Our next stop was McNary NWR located just south of Pasco. It's actually a big area but we first checked out the headquarters as there is a nice trail that goes around the McNary Slough. It was Sunday so the Education Center was closed but there was access to the trail so we headed out and the first bird we saw....another huge moment...a yellow-headed blackbird (#127)! I had so wanted to see one and we saw many on that trail. I could hardly contain myself. What a day of birding we were having. That ended up being the only new bird we saw along the trail but it was a great little hike and I would love to go back at another time of year to see the difference in the birds that travel through.

yellow-headed blackbird

By this time it was getting late and we had to start thinking of where to spend the night. It looked like Walla Walla so I got on the phone and set up a night at La Quinta. This way we didn't have to rush into town to find a place to stay,we could stop at a couple more places and bird. Which is what we did. We stopped at the Walula Unit of the NWR. We walked some of the trail and drove to an overlook but didn't see anything new. We continued out Hwy 12 toward Walla Walla but Rudy found one last turn out to look over the tidal area. We could see some birds feeding in the pool areas, binocs up, American avocet's (#128). A very cool looking, long legged water bird that uses his beak to swish the water to stir it up for feeding. We got some nice shots of them. A perfect ending to a perfect birding day.

American avocet
We drove into Walla Walla and had dinner at El Sombero Restaurant--been there before with Flynn. Took a little time to be nostalgic about that season in our lives and then crawled into bed in anticipation of another day of birding.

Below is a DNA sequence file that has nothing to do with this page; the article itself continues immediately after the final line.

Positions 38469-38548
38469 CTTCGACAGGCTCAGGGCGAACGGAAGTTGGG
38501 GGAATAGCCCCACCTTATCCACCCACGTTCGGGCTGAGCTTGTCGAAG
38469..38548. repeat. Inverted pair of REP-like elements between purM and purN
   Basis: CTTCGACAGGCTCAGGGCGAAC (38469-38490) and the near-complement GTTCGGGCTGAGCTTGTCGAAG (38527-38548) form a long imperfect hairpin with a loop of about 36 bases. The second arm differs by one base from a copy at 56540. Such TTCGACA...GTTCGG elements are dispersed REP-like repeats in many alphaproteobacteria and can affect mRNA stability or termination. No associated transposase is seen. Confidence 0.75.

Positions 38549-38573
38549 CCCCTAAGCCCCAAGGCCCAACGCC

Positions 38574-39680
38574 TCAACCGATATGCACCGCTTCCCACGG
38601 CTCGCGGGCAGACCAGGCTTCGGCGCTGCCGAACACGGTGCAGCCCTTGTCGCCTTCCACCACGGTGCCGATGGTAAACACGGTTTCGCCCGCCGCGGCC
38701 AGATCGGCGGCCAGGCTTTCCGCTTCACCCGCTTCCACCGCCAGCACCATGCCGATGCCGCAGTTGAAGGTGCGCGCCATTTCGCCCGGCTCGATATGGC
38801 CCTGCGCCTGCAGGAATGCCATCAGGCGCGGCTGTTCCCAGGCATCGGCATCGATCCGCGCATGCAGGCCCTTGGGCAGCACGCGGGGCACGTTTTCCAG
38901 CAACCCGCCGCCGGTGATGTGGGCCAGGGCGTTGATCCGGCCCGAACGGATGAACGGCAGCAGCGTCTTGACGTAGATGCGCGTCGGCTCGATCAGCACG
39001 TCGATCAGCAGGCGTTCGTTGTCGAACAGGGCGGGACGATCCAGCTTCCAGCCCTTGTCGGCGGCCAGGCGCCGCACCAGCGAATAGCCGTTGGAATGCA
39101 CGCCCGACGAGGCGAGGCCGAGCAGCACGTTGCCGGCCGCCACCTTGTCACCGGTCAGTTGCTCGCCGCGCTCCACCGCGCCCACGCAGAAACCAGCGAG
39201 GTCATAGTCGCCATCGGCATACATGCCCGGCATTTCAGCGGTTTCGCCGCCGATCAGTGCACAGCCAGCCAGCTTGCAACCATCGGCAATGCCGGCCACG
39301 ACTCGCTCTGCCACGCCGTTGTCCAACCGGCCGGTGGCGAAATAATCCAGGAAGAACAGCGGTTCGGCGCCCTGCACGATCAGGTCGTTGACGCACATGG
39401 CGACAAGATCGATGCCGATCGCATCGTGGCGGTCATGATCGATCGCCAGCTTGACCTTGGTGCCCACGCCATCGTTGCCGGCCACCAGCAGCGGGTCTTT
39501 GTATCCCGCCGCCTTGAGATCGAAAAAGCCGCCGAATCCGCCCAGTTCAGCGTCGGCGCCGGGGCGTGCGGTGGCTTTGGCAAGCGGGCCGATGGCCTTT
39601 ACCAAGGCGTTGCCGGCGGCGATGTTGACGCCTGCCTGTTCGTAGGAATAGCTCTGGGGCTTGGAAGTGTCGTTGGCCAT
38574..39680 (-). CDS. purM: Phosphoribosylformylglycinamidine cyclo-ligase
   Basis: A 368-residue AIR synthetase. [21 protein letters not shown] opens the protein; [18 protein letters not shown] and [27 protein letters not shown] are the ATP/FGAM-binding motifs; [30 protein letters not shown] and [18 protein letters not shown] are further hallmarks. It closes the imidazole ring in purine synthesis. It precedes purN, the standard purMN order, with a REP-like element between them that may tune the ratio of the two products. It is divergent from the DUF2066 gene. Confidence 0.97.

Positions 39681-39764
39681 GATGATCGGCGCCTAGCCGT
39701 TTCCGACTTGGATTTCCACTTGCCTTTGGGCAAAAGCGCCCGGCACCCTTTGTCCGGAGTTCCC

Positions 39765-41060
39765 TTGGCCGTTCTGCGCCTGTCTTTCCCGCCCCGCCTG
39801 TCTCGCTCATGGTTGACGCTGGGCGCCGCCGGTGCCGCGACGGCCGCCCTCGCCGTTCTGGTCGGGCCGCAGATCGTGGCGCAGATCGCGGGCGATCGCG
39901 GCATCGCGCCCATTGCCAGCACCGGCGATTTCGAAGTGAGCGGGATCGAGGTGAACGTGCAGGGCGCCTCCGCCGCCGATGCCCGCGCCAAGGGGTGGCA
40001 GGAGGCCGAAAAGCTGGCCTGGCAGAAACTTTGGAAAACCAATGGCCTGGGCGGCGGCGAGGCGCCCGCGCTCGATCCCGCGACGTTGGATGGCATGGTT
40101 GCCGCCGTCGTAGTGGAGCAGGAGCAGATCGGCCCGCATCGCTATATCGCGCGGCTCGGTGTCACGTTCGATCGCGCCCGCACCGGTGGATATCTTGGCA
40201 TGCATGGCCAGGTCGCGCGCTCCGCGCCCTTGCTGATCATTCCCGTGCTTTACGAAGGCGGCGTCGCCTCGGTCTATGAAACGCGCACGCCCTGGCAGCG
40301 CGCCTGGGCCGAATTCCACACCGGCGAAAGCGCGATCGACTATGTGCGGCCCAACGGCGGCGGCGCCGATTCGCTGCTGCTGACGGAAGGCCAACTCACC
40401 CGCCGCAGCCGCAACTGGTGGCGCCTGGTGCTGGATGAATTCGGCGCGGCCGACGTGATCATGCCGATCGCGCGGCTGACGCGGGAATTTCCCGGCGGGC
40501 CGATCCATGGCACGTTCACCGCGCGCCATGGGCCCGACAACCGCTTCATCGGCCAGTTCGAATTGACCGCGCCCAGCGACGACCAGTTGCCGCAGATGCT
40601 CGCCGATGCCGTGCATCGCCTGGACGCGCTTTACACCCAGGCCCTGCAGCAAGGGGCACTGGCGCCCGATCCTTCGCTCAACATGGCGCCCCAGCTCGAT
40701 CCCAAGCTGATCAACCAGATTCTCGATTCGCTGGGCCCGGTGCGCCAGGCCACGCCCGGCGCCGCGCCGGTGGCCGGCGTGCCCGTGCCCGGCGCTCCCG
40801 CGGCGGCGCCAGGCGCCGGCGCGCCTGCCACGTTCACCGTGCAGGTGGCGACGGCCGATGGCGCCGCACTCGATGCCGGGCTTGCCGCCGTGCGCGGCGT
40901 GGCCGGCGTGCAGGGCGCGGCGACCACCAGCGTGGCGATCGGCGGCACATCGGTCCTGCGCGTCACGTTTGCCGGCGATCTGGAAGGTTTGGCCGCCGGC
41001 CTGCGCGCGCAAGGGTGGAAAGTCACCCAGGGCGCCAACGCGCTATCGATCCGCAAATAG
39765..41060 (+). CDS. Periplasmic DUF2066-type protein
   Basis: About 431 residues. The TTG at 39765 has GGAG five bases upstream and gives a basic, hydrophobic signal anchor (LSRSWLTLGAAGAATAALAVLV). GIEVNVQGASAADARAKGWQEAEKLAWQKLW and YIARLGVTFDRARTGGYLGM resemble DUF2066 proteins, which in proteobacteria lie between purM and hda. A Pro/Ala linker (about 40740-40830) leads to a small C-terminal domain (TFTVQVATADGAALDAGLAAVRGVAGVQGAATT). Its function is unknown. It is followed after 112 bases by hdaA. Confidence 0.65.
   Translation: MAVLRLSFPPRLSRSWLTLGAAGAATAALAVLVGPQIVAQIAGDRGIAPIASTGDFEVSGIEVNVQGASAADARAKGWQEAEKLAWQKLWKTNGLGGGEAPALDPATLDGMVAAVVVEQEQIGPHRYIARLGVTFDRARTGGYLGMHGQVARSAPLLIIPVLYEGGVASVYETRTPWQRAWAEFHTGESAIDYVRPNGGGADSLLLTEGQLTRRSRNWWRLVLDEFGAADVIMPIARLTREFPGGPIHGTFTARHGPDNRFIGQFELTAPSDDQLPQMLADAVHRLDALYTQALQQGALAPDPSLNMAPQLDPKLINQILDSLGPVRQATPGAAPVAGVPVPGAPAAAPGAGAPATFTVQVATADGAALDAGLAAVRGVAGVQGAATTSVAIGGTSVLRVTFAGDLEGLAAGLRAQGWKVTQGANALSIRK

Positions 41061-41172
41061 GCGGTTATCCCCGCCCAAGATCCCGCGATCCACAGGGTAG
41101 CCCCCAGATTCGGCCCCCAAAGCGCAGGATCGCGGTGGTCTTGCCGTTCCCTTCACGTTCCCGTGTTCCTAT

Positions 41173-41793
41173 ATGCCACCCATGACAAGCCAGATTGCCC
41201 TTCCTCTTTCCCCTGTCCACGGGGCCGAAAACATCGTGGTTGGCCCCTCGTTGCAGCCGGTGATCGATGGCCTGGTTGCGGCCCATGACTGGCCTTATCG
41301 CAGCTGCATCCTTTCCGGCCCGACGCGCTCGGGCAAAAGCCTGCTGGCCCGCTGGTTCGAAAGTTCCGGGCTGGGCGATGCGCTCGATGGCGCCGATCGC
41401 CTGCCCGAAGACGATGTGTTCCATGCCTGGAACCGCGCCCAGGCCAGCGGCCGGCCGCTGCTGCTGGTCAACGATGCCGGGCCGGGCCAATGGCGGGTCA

Saturday, June 23, 2012

Saturday May 26, 2012 Eastern Washington

Being a travel agent it is not often when I go off for 3 nights and don't have everything planned. This weekend was the exception. Life had been too full and busy and I just hadn't had the time to research or make plans. So here we were driving east on I-90 with no plan about where we were going to spend the next few nights. It was really quite fun--also it was my 60th birthday so I knew we couldn't go wrong. First new bird black-billed magpie (#112) flying over the road--not a hard bird to spot east of the mountains but you don't seem them on the wet side. We turned off I-90 just after the Columbia and headed south on the east side of the river and turned off at Beverly on Crab Creek Road. Oh, what's that sitting in that tree? Bird book out, eastern kingbird (#113), sweet. We also saw brown-headed cowbirds (#114) and California quail (#115).

 Eastern kingbird                                                         California quail
There were groves of Russian olive trees along the road. We stopped to look at what we thought was a nest but it turned out to be a porcupine sleeping in the boughs. Not too far a way was another one. Who knew they slept in trees?